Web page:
Appreciate the economic value of Knowledge Management to knowledge workers, managers, customers, and other major stakeholders
Appreciate the economic risks associated with a Knowledge Management initiative
Understand the methods of assessing the economic contribution of intangibles to corporate value
Enacting change in the corporate environment, while often necessary, is always expensive. Overcoming the inertia of corporate culture, especially in larger corporations, takes time, energy, and money. For this reason, any change has to have not only a reasonable return on investment (ROI), but excellent odds of succeeding in the corporate environment. The business landscape is littered with carcasses of companies whose well-meaning management went down the reengineering path, only to find that change was more expensive than they anticipated and the ROI was either insignificant or nonexistent.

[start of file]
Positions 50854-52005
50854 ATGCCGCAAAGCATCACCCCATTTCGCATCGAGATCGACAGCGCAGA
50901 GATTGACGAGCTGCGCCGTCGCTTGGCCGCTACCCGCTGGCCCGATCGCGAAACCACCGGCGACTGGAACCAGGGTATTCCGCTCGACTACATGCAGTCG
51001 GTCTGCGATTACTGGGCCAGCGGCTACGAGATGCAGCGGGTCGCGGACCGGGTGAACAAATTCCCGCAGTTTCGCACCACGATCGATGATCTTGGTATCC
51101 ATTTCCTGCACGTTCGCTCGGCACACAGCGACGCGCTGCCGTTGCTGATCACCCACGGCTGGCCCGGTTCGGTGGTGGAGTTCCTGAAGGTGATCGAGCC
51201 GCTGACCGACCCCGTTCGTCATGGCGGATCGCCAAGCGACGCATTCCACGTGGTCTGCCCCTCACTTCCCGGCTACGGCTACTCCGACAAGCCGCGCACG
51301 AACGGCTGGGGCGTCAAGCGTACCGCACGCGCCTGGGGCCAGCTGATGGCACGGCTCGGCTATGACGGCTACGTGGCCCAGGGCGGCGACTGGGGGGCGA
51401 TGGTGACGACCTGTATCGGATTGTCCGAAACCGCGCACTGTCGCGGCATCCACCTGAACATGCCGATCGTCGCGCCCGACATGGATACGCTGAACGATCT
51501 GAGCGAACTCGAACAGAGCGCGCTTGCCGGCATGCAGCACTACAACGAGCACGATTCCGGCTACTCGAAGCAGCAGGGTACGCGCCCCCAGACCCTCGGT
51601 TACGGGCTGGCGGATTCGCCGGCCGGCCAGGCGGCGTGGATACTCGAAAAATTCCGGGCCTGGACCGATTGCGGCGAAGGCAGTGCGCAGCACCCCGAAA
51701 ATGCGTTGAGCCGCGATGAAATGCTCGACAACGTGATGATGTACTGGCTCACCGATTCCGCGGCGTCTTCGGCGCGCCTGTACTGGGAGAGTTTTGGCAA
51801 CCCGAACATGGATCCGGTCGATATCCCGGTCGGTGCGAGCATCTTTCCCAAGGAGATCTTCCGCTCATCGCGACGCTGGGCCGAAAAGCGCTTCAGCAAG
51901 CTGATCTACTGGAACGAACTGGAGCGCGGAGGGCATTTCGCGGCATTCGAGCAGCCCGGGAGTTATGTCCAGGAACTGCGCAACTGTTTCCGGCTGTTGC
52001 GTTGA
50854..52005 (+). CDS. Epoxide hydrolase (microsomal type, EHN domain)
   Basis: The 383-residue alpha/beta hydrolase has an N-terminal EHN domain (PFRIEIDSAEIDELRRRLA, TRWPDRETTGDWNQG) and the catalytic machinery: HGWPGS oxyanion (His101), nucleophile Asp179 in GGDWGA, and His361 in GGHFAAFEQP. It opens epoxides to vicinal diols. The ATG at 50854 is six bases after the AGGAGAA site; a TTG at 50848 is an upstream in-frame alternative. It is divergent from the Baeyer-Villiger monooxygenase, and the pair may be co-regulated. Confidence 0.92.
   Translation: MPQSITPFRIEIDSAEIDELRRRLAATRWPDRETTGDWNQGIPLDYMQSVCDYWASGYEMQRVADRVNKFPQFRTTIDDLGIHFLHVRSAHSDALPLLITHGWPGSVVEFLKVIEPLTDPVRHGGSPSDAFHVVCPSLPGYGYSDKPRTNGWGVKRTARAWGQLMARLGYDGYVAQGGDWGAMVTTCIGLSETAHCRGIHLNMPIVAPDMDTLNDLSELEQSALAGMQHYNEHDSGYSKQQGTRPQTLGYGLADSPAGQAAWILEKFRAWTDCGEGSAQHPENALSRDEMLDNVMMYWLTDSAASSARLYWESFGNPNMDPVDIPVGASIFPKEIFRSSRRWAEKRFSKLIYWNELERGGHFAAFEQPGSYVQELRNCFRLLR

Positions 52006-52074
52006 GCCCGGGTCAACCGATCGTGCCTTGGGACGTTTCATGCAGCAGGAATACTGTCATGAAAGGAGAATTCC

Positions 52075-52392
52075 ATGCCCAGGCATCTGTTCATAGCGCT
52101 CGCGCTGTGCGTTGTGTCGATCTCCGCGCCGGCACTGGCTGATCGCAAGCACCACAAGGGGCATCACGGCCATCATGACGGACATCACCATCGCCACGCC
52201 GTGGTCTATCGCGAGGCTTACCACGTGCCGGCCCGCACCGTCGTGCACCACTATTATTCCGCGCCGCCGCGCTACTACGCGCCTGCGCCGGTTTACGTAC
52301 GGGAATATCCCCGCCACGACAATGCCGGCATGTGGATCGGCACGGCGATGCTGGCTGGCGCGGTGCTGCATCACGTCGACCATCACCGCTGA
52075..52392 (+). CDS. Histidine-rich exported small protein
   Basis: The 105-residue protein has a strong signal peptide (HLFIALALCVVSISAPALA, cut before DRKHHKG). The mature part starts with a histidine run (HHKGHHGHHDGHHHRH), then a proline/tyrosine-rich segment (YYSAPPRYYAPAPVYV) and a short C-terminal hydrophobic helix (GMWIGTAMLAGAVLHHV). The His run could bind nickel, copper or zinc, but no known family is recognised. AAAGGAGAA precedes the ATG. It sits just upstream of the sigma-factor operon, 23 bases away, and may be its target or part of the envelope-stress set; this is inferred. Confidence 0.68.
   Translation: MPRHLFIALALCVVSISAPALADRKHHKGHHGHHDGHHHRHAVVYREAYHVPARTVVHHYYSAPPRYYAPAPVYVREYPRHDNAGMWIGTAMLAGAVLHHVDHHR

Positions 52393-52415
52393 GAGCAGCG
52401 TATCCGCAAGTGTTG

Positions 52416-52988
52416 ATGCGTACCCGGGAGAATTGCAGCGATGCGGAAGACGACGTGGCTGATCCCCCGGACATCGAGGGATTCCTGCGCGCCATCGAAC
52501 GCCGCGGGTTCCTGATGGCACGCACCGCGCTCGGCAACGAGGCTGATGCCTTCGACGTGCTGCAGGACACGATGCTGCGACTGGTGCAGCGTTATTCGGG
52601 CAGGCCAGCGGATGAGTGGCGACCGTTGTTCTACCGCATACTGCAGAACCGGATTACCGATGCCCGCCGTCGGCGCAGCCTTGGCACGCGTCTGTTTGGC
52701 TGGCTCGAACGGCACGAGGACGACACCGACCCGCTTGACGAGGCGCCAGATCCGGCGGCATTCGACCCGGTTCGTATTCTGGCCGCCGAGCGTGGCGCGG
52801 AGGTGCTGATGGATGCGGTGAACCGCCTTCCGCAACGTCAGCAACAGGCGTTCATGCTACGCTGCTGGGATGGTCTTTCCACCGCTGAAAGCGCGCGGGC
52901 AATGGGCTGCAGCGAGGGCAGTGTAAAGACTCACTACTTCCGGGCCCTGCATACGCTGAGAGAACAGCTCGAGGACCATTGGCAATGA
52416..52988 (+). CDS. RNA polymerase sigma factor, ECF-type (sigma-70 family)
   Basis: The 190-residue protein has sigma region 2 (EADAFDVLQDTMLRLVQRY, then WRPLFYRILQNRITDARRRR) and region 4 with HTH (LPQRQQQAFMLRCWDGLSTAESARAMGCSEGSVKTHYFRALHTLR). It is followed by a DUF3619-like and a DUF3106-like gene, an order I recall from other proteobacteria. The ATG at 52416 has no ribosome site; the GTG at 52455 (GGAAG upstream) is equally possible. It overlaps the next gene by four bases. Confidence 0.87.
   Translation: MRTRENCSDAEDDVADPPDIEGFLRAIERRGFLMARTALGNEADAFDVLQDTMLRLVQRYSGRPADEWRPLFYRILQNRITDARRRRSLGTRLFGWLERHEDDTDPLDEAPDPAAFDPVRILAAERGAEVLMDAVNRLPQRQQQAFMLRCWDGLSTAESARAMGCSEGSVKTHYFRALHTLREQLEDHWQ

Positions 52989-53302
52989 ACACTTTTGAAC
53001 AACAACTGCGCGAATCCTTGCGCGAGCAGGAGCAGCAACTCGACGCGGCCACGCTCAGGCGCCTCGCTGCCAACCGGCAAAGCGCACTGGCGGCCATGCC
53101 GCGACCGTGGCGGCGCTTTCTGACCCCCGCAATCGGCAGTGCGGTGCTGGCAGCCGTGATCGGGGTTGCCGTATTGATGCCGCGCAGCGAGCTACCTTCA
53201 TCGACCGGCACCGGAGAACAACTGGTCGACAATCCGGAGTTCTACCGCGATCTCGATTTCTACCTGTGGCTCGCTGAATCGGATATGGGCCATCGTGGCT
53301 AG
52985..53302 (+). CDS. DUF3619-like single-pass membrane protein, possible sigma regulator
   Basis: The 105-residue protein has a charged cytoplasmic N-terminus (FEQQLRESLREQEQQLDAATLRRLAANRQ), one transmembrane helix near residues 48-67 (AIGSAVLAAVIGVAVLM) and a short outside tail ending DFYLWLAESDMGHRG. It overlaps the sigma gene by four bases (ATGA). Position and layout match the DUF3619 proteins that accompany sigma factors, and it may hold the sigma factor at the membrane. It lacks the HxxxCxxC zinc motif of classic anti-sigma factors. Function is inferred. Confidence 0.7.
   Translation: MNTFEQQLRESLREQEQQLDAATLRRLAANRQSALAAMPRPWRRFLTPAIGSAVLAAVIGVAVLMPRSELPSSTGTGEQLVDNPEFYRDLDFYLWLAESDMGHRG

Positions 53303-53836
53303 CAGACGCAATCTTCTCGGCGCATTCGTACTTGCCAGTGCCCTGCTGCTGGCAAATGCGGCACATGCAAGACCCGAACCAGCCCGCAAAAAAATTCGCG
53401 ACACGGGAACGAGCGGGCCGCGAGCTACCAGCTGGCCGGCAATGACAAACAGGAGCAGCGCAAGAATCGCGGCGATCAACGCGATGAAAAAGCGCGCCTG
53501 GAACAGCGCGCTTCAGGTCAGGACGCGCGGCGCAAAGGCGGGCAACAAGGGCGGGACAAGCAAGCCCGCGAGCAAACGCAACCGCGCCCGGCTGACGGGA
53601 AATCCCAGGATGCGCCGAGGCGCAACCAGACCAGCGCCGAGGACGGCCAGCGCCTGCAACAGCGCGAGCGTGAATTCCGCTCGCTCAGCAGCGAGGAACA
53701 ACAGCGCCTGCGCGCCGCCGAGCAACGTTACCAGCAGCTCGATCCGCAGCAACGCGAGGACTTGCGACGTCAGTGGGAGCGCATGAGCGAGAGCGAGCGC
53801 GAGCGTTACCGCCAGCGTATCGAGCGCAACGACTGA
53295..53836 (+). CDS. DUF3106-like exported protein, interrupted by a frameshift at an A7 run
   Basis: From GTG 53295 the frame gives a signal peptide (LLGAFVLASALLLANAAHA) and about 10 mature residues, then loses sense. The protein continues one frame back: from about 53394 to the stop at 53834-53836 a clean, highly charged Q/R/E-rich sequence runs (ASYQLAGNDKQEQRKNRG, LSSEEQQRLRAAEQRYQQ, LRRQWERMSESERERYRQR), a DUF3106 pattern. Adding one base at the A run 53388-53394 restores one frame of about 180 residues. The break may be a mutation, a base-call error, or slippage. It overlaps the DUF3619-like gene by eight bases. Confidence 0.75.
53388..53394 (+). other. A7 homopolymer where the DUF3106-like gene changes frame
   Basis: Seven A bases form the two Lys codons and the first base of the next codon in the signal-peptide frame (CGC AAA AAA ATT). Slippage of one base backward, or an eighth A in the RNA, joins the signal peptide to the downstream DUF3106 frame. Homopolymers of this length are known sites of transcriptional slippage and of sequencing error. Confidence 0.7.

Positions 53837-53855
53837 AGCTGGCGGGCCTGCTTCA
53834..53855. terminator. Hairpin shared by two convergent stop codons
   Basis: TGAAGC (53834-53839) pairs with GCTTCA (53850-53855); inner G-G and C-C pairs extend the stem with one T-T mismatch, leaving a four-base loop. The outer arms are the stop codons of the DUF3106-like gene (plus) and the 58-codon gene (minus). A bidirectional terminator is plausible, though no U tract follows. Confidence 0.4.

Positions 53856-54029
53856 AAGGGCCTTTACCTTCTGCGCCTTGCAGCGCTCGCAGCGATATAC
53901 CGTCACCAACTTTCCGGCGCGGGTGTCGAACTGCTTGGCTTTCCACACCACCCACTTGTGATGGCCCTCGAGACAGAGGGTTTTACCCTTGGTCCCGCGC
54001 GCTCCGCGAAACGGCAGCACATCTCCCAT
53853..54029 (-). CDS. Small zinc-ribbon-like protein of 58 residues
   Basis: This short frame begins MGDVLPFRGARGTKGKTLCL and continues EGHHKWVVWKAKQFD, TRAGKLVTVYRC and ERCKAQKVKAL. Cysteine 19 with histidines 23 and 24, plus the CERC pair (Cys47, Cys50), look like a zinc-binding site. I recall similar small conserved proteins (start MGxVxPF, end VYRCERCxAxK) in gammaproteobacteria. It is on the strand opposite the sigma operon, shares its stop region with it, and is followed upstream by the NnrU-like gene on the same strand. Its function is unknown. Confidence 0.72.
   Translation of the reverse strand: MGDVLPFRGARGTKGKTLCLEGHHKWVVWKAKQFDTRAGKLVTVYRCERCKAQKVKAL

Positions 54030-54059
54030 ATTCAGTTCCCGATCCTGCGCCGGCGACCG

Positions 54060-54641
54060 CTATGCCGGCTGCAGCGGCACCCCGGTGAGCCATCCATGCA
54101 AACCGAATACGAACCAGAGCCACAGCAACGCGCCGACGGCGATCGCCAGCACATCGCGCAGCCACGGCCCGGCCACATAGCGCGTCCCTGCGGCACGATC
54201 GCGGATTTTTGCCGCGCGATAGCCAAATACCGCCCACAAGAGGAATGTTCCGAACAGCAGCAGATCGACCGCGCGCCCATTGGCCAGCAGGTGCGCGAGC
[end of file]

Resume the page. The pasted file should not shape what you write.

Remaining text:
In considering a Knowledge Management (KM) initiative, a corporation's senior management has to answer several basic questions:
Will Knowledge Management save the corporation money?
Will it generate extra revenue?
If so, how long will it take, and what resources will have to be invested?
What's the downside of a failed initiative?
If, after two or three years, there isn't a real, demonstrable change in the corporate bottom line, all other considerations are secondary. One of the major challenges of working in the intangible world of Knowledge Management ...